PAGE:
When interest rates were cut to 0.5% in March 2009, few would have expected them to remain at 0.5 until the present time. Yet, we have seen an unprecedented period of zero interest rates. There is much speculation about:
- When interest rates will rise?
- How much will interest rates to increase to?
- What will be the effect of rising interest rates on an economy, that has got used to low interest rates?
When will interest rates rise?
Essentially interest rates will rise when there are signs of a strong economic recovery, which is starting to cause the threat of demand pull inflation. The problem is that, over the past few years, the UK has seen many ‘green shoots’ of recovery which have failed to translate into a lasting recovery. In recent months, retail sales have improved – indicating some signs of recovery, but the EU recession is holding back recovery, creating a patchy picture. Policy makers will want to see annualised growth of 2.5% a year before there is greater confidence that the UK is leaving the this era of stagnant growth.
Important factors in signalling an end of zero interest rates
Signs of core-inflation. The main motivation for raising interest rates is to prevent a return of inflationary pressures. If core inflation (which strips out volatile factors) starts to increase above 2%, then there will be a strong case to increase interest rates. In Europe and US, inflation is actually falling to below 1.5%. The UK headline inflation rate is higher, but during the great recession, the Bank of England have correctly been suspicious of the CPI rate. It hasn’t a true reflection of demand pull inflation – more a reflection of cost-push factors.
Wage inflation. A key sign for a return to economic normalcy, will be an increase in real wages. Currently nominal wage growth is very weak. Many workers are seeing wage freezes. In this climate of real wage cuts, economic activity is depressed and the case for higher interest rates remains very weak.
Fall in unemployment. The US and UK have seen moderate falls in unemployment levels, but unemployment is still significantly above the natural rate (structural unemployment). Whilst there remains demand deficient unemployment, there is a case for keeping monetary policy loose (low rates). Also, there is a well-grounded fear that unemployment rates offer a slightly better picture than reality. Unemployment figures have been masked by a rise in under-employment.
Any sign of boom in the housing market. An increase in house prices could restart a round of higher spending, driven by the ‘wealth effect’ However, in the UK, house prices still look overvalued on ratios of house price to incomes. A fall in house prices may be more likely than rising house prices.
How much will interest rates increase?
This is an interesting question. Pre-crisis, ‘normal interest rates’ may have considered to have been 5% There is a widespread assumption that a return to trend rate growth of 2.5% and inflation of 2%, would see interest rates of 5% – giving us a more normal real interest rate.
However, as Mervyn King recently pointed out, many young homeowners have borrowed extensively to get on the property ladder.
A small increase in interest rates will significantly increase the cost of mortgage payments, and therefore a small increase in interest rates will have a large impact on reducing economic growth. (see more housing stats) Because we have got used to low interest rates a small increase will have a big impact on the economy. In other words, the UK is particularly sensitive to interest rates. If interest rates increased to 5% quickly, it would have a large contractionary effect – which would end the nascent recovery. Therefore any increase in interest rates to prevent inflation can be relatively small.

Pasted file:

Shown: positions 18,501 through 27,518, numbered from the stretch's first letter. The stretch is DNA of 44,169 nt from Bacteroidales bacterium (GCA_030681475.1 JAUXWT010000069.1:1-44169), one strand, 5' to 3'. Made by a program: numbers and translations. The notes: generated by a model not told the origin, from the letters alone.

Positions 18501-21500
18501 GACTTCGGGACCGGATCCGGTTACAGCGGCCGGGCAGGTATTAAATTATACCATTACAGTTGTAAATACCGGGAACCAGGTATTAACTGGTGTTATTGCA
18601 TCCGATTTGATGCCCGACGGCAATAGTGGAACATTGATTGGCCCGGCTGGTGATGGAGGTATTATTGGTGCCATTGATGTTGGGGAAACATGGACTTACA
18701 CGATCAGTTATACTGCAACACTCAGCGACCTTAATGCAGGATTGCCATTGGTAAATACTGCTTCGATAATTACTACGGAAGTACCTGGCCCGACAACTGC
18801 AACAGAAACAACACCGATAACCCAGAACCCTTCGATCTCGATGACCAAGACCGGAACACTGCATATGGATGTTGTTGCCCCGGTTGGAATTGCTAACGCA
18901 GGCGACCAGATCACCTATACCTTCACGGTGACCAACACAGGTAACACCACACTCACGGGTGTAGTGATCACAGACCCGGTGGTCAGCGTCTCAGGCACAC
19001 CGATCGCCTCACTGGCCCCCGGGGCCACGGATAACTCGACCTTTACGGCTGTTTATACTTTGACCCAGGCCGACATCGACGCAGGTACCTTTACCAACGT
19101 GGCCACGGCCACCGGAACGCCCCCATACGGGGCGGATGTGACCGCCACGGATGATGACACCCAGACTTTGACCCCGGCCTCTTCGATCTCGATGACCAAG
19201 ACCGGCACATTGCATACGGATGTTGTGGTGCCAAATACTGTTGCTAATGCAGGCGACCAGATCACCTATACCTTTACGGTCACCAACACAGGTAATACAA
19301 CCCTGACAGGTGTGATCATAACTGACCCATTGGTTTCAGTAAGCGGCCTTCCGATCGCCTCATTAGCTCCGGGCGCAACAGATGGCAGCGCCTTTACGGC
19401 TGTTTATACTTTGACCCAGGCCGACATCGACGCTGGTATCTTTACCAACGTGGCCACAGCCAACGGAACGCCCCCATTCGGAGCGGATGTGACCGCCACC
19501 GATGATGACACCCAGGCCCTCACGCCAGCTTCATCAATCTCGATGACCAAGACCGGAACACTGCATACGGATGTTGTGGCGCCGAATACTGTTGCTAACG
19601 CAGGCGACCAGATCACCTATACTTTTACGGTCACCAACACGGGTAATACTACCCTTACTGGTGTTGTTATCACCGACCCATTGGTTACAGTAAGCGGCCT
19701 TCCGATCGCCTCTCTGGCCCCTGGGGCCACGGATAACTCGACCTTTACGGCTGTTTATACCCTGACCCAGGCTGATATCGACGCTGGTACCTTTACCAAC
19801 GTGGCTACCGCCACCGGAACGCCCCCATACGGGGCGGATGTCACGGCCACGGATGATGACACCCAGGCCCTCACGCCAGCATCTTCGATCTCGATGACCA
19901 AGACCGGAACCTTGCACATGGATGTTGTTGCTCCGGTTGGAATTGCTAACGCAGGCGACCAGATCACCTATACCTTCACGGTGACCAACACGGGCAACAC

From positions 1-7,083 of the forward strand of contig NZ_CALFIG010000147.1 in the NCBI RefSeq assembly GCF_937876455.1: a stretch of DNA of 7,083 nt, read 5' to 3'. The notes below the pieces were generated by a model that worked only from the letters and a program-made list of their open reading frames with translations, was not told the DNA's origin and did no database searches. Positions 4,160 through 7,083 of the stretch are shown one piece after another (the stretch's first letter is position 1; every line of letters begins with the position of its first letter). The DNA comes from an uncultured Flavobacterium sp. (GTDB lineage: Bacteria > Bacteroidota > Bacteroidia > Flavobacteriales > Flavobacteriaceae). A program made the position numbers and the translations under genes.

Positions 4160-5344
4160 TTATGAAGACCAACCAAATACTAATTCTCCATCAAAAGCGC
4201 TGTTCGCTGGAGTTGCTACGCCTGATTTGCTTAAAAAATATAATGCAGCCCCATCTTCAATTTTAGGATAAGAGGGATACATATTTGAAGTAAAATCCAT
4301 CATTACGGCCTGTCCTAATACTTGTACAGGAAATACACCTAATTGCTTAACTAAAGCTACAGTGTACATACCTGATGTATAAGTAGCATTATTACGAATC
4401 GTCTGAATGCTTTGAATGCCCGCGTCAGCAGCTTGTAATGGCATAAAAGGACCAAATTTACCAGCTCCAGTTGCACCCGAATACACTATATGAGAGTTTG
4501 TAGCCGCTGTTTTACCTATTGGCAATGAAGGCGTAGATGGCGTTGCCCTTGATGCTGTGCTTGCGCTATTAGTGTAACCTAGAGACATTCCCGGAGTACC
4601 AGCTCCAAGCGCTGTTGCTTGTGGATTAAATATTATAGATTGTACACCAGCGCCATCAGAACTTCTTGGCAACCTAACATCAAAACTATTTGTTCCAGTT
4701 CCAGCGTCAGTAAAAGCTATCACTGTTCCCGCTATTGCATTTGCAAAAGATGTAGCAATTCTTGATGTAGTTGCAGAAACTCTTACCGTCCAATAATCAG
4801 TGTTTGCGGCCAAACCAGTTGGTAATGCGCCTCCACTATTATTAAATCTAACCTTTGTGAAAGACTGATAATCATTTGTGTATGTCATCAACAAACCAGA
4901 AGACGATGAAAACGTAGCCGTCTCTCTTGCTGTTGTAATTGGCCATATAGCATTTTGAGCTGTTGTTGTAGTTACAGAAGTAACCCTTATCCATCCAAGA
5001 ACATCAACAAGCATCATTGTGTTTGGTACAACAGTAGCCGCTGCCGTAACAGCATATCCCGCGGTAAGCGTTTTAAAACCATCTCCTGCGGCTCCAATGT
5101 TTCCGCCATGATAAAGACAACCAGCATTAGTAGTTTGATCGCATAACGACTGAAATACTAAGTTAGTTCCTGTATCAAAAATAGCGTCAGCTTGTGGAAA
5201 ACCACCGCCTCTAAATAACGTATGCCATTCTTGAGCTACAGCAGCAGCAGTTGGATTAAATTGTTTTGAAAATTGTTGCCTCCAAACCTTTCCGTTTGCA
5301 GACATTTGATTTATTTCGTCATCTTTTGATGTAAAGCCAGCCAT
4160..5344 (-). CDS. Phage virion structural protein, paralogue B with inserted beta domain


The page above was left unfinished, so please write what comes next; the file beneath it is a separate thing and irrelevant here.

On the other hand, it is worth bearing in mind, that many banks didn’t pass the full base rate cut onto consumers.
Therefore, if the Bank of England increase base rates by 2%, it is likely consumers will see their own base rates rise by a smaller amount. Also, an increasing number of householders have taken fixed rate mortgages, therefore there will be some insulation from rising rates.
Savers. It is popular to characterise the UK as a nation of binge borrowers. Good Hayekian economists like the BIS are despairing at the climate of low interest rates, which they assume is fuelling another credit bubble.
But, despite low interest rates, the UK saving ratio has increased significantly. Higher interest rates may reduce spending power of young homeowners, but it will increase the spending power of the baby boomer generation of savers. That will create a dilemma to prevent inflation, may require interest rates which cause great hardship to a small group of homebuyers. Higher interest rates don’t have an equal impact on the whole economy and population.
Fiscal policy. Given state of public finances, there is a strong pressure to keep fiscal policy tight – limiting spending increases, if not cutting spending. Given contractionary fiscal policy, it places more burden on monetary policy to keep demand positive.
Europe. The European recession has deepened in recent months. EU unemployment has increased to over 12%. The recession in Europe is now holding back the UK recovery, delaying the time when interest rates will rise.
Conclusion – so when will interest rates rise?
Markets have started to assume interest rates will rise by the end of the year. But, despite recent hopeful signs, the UK and EU economy remain weak. It will take until 2014, to be sure of any kind of more sustainable recovery. We are still dealing with the after effects of a balance sheet recovery. When recovery comes, most expect it to be relatively weak. There is no sign of a surge in consumer spending and house prices. With a weak recovery, interest rates may only need to increase slightly (2-3%) to have desired effect of keeping growth at a sustainable rate.